Kahn, Matthew and Mansur, Erin “How Do Energy Prices, and Labor and Environmental Regulations Affect Local Manufacturing Employment Dynamics? A Regression Discontinuity Approach” (November 2010) (Revised version published in the Journal of Public Economics, vol. 101(C): 105-114, 2013) | WP-209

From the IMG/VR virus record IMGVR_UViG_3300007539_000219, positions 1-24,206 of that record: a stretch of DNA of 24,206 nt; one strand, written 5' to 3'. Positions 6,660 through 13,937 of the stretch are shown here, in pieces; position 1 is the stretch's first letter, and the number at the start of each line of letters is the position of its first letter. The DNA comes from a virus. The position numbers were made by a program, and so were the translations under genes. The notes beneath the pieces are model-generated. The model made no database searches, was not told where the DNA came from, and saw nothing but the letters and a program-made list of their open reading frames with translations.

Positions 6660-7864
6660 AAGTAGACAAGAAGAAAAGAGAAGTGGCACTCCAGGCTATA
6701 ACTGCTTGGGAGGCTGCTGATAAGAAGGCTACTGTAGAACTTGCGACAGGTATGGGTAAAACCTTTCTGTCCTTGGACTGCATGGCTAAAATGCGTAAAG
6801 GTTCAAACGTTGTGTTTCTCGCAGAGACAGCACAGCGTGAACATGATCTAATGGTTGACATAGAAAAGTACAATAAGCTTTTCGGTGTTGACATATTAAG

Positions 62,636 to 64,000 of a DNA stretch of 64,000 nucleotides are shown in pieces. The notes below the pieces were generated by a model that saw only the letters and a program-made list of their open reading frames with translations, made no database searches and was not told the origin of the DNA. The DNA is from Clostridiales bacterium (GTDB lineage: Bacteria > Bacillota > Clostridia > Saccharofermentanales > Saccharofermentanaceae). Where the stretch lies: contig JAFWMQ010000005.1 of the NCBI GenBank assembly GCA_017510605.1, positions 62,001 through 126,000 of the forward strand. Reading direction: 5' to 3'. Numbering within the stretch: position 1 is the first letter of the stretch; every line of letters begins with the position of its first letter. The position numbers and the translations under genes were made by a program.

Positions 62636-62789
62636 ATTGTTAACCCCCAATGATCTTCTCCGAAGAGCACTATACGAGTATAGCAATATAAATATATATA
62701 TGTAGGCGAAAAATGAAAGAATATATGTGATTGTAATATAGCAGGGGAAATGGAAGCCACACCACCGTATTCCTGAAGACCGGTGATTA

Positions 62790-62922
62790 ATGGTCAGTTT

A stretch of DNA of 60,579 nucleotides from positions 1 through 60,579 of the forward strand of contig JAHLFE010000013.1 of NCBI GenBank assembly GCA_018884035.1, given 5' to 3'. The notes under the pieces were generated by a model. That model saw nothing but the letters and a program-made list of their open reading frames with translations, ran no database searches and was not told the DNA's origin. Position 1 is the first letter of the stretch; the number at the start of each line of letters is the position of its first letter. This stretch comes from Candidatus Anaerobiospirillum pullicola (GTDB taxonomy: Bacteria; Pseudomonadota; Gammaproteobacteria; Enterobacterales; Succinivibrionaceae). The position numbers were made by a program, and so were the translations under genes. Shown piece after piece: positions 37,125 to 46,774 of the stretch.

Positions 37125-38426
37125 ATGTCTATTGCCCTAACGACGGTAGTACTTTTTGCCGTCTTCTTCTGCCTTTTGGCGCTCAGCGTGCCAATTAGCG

Manufacturing industries differ with respect to their energy intensity, labor-to-capital ratio and their pollution intensity. Across the United States, there is significant variation in electricity prices and labor and price regulation. This paper uses a regression discontinuity approach to examine whether the basic logic of comparative advantage can explain the geographical clustering of U.S. manufacturing. Using a unified empirical framework, we document that energy-intensive industries concentrate in low electricity price counties, labor-intensive industries avoid pro-union counties, and pollution-intensive industries locate in counties featuring relatively lax Clean Air Act regulation. We use our estimates to predict the likely jobs impacts of regional carbon mitigation efforts.